Two kids meet up in a South London kebab shop and start to spin some urban-legend yarn about what happened to the eponymous kid. The whole thing could have just been a story overheard at the shop it takes place in—but of course, it has a killer punch...
The Ellington Kid is kind of based on a true story. Two kids meet up in a standard South London kebab shop and start to spin some urban-legend yarn about what happened to the eponymous kid. Its premise is small and contained. The whole thing could have just been a story overheard at the kebab shop it takes place in, but of course, it has a killer punch line.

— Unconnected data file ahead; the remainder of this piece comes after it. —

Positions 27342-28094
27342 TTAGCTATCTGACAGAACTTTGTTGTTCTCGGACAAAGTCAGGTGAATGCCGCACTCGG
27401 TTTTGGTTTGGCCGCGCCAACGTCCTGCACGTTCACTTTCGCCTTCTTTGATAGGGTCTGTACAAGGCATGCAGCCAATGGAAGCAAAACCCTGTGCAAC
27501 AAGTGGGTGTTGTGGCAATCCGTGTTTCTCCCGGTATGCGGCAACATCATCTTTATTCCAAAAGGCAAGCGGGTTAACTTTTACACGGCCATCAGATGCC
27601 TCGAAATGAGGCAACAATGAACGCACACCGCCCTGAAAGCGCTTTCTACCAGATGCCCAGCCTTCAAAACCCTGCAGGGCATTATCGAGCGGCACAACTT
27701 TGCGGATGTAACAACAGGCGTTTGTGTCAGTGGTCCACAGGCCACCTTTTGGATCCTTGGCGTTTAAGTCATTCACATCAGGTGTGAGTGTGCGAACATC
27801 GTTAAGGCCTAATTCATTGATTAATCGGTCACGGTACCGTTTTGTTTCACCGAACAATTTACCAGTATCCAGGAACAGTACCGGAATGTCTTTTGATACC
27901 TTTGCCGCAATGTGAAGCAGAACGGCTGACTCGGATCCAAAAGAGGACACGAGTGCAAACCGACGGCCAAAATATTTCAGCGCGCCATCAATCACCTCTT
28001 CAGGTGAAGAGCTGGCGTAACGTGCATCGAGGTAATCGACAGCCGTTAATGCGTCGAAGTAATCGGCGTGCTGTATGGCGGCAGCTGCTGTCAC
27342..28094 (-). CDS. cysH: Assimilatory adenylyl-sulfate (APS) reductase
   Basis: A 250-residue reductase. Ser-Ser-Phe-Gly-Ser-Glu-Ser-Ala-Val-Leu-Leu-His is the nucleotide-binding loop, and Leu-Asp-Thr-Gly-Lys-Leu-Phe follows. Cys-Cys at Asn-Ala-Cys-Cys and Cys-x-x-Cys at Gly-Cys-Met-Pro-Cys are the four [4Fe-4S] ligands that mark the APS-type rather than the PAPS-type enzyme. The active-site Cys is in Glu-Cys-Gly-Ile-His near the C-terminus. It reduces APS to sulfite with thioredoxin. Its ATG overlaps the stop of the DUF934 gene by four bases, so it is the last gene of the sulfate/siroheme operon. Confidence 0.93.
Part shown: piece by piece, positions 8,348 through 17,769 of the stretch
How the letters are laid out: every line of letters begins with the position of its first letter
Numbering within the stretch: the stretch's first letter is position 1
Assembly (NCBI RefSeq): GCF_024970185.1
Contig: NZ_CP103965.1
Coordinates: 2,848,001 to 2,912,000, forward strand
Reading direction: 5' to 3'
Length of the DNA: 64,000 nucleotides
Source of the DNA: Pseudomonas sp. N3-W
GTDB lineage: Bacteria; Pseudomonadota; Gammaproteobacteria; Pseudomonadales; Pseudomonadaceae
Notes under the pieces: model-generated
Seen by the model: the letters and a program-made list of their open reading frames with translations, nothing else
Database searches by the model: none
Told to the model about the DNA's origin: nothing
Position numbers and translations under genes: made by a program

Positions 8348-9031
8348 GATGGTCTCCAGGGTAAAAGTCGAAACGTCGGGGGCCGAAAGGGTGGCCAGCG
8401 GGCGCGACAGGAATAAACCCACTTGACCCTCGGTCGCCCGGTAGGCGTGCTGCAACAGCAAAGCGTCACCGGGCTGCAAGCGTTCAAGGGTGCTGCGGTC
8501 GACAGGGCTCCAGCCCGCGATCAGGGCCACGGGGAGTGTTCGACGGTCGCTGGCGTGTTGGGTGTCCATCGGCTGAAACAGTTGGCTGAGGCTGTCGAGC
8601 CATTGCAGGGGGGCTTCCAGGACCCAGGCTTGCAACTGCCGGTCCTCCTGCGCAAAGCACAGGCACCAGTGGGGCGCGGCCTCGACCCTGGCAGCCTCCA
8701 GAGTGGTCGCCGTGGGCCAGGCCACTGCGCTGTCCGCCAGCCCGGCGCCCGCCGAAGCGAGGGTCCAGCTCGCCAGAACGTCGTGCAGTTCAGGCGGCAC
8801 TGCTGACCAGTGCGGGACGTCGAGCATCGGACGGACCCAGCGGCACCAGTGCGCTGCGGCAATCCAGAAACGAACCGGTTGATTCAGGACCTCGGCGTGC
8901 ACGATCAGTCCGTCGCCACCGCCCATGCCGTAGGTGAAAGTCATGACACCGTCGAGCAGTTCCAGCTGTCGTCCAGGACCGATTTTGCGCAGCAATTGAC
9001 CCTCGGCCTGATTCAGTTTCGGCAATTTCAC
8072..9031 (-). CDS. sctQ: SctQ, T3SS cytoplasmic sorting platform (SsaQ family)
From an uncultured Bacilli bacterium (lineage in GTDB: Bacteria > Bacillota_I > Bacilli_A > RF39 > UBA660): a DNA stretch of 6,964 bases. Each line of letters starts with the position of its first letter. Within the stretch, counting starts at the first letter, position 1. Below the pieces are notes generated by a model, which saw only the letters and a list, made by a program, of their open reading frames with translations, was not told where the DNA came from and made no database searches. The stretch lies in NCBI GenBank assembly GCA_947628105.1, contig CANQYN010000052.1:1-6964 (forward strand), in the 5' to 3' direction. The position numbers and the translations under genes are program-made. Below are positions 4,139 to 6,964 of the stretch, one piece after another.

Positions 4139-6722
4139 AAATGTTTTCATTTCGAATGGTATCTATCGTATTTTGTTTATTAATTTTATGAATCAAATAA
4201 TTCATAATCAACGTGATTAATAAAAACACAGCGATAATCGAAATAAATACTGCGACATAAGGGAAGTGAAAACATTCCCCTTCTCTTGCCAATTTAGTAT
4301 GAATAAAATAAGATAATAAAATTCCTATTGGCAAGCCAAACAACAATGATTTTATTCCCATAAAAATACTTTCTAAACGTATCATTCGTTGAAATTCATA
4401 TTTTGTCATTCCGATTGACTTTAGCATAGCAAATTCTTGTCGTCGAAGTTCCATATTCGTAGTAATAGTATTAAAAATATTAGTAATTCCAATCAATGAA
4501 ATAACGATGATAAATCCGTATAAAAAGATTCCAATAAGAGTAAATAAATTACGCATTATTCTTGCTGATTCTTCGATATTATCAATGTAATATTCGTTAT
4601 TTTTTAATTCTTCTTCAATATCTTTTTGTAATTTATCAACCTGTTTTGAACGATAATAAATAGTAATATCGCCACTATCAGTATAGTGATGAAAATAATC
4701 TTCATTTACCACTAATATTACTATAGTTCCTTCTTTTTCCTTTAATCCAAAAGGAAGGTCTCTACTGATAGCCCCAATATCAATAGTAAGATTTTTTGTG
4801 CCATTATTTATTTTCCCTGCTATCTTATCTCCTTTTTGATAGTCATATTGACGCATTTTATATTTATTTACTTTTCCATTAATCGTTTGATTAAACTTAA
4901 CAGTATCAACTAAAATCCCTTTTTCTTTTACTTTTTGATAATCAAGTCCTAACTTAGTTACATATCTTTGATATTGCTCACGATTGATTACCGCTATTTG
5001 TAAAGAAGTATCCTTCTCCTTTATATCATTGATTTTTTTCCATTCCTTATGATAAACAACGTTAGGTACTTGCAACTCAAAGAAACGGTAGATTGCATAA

The filmmaker Dan Sully skillfully crafts the secondhand story of a gangland stabbing into a cultural conversation piece. The speech, led by the wonderfully ghetto Charlie G. Hawkins from the popular BBC show EastEnders, jumps back and forth from black British comedy to heavy drama regarding the gutted teen found in the same kebab shop. At four minutes, it’d be more efficient and definitely more fun to just watch the short yourself instead of me trying to thirdhand tell it.
Jeffrey Bowers is a tall mustached guy from Ohio who's seen too many weird movies. He currently lives in Brooklyn, working as an art and film curator. He is a programmer at the Hamptons International Film Festival and screens for the Tribeca Film Festival. He also self-publishes a super fancy mixed-media art serial called PRISM index.